You may hear the word adviser used in the branch, but that’s just a euphemism for salesperson in most cases. Some branches now include people with serious financial planning credentials such as Certified Financial Planner (CFP) or Personal Financial Planner (PFP), but even they’re subject to work rules that suggest it’s all about the sale, not the advice.

Beware of bank products that are highly packaged rather than straightforward. Wrap products are a great example. The banks are selling these prefab bundles of mutual funds like crazy today and it’s not because they’re better than building your own portfolio by selecting individual funds. Rather, it’s because wraps often result in a higher-fee mix of funds than having a customer choose funds individually.

Bank mutual fund families include some top-notch products, so don’t dismiss them. But be wary if you notice a conversation with your banker turning into a sales pitch to buy in-house funds. Be aware that you can open up an account with your bank’s online brokerage division and buy any company’s mutual funds, as well as lower-cost exchange-traded funds, stocks, bonds and term deposits with higher rates from other banks.

Whatever your bank recommends you buy or do, ask for hard numbers to document any advantage to you. Then, ask to have the same analysis applied to alternative approaches. When you’re done talking, go home and do your own research. Be sure the rates your bank is offering for both savings and borrowing are competitive.

Why see a bank at all for help with financial matters? One reason, frankly, is that going to a bank for advice is better than living in a state of uncertainty and inaction. Yes, it would be ideal if everyone who wanted advice used an independent financial planner or investment adviser, but that’s just not happening. If the familiarity of a bank branch makes someone comfortable enough to ask for help, so be it.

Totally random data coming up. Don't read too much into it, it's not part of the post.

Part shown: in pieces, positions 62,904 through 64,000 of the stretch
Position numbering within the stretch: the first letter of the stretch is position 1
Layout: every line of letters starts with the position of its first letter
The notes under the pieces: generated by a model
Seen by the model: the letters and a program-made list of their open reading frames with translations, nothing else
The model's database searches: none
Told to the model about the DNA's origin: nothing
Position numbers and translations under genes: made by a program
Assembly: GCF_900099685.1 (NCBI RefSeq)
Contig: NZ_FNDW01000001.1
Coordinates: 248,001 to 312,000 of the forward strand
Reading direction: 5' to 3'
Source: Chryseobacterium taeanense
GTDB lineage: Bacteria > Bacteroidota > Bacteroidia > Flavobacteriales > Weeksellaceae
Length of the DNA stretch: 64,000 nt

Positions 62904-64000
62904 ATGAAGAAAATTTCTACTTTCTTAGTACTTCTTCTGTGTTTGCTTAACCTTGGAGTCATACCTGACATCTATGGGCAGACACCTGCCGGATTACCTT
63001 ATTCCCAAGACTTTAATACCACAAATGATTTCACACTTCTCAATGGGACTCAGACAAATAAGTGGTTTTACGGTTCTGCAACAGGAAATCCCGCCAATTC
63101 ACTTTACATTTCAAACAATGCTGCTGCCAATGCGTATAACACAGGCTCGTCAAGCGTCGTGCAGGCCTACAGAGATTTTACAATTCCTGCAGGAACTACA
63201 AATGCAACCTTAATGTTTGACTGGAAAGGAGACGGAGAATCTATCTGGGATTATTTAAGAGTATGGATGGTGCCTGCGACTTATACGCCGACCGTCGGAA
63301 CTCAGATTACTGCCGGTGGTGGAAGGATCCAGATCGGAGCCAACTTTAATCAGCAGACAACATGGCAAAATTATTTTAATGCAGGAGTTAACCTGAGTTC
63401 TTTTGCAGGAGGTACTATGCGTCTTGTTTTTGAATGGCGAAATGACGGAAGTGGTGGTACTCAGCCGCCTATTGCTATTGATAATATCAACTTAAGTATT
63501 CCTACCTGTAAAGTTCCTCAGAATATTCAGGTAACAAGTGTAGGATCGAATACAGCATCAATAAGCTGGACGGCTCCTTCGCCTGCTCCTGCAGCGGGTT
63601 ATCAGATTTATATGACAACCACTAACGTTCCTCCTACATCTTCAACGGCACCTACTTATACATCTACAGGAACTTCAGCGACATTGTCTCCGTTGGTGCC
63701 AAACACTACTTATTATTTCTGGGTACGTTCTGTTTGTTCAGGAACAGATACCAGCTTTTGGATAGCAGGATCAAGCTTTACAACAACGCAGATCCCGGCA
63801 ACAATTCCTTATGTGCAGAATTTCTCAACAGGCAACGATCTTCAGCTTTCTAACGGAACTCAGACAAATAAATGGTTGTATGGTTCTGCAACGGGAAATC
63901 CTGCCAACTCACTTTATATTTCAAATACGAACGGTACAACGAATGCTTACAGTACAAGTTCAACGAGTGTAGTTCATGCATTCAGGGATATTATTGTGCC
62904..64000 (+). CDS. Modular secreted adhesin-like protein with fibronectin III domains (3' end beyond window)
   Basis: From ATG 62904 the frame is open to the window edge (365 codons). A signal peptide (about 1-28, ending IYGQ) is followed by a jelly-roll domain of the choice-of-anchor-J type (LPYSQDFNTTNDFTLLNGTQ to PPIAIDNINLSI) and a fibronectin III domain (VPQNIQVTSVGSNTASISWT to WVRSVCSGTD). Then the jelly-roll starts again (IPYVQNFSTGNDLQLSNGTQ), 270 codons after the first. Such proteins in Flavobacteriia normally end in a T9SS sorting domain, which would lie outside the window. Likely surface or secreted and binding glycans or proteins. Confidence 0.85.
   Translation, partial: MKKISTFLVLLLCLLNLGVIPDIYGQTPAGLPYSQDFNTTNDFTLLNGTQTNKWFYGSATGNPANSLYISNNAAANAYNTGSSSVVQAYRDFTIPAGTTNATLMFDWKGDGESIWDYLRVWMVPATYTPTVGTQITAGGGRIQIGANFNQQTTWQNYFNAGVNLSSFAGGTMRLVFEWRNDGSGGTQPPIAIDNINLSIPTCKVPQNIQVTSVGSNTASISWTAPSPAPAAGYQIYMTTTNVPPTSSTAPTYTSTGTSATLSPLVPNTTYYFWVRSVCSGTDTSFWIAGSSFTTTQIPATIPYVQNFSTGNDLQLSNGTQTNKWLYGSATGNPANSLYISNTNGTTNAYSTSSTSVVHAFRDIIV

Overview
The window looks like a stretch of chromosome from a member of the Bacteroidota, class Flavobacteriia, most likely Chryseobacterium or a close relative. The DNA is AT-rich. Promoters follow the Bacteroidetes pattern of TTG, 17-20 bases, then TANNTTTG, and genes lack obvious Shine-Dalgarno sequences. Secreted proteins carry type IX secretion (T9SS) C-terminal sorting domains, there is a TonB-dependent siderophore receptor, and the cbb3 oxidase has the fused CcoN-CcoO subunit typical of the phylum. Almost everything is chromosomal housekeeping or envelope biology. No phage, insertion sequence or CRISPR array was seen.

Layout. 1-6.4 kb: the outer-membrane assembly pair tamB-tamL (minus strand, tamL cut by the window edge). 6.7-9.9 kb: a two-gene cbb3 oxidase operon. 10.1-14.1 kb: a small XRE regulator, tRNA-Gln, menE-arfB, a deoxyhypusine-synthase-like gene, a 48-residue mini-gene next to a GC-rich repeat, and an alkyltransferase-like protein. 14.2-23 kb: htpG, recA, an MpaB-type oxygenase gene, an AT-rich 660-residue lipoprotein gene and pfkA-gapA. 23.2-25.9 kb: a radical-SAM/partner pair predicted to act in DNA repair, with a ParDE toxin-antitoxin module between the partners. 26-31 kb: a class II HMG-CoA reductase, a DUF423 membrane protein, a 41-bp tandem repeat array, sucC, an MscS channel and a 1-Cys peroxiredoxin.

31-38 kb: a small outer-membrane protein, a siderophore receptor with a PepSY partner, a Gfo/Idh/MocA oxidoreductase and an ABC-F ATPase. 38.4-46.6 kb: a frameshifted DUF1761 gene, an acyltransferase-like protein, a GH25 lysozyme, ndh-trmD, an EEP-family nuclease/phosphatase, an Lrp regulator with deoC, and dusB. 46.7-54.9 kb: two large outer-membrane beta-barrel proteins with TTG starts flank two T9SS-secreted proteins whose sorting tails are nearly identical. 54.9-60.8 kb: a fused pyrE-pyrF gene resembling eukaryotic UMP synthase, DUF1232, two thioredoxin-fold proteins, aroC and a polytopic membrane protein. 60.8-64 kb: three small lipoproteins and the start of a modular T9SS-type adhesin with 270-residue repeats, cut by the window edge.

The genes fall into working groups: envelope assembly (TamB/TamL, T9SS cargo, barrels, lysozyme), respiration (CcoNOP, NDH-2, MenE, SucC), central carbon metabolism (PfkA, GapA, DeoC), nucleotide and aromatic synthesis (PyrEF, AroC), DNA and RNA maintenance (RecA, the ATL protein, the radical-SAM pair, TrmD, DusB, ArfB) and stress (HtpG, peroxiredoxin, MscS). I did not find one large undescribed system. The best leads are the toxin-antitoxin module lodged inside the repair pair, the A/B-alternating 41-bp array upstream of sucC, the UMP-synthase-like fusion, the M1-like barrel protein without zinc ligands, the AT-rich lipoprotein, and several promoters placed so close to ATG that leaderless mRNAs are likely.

It’s also worth noting that the best way for banks to sell products is to keep customers and build relationships. Self-interested sales pitches disguised as advice are relationship killers.



Tips for those seeking financial help from their bank:

1. Receiving advice of any sort does not mean you have to settle for less than ideal rates on borrowing and saving products.

2. Use the vast resources of the Internet to double-check the rates and advice your bank offers.

3. If it’s all about buying the bank’s mutual funds, flee (unless you specifically came in to buy funds).

4. Get in writing whatever your bank is offering you.

5. Be open-minded enough to recognize that you can get good advice from a banker.

Real estate: A ‘secret’ tax shelter

By Jason Heath

TFSAs have been a welcome addition to the tax shelter landscape in Canada, but they leave something to be desired for those with substantial assets and maxed out RRSP and TFSA room.

Film limited partnerships have disappeared, charitable donation tax shelters were flawed from the start and the investment tax credit for flow-through shares may or may not be extended in the next budget.

Real estate is often overlooked in the quest for tax reduction and deferral, let alone income generation and inflation protection. If real estate is all of these things, why doesn’t everyone own a rental property? The answer is simple – money.

It’s not that investors don’t have the money to get into the rental property market, because this can be easily accomplished with leverage and minimal monthly carrying costs. The problem is there is simply no money to be made by financial professionals when it comes to rental real estate. The result is that rental real estate is a secret tax shelter that few people ever consider.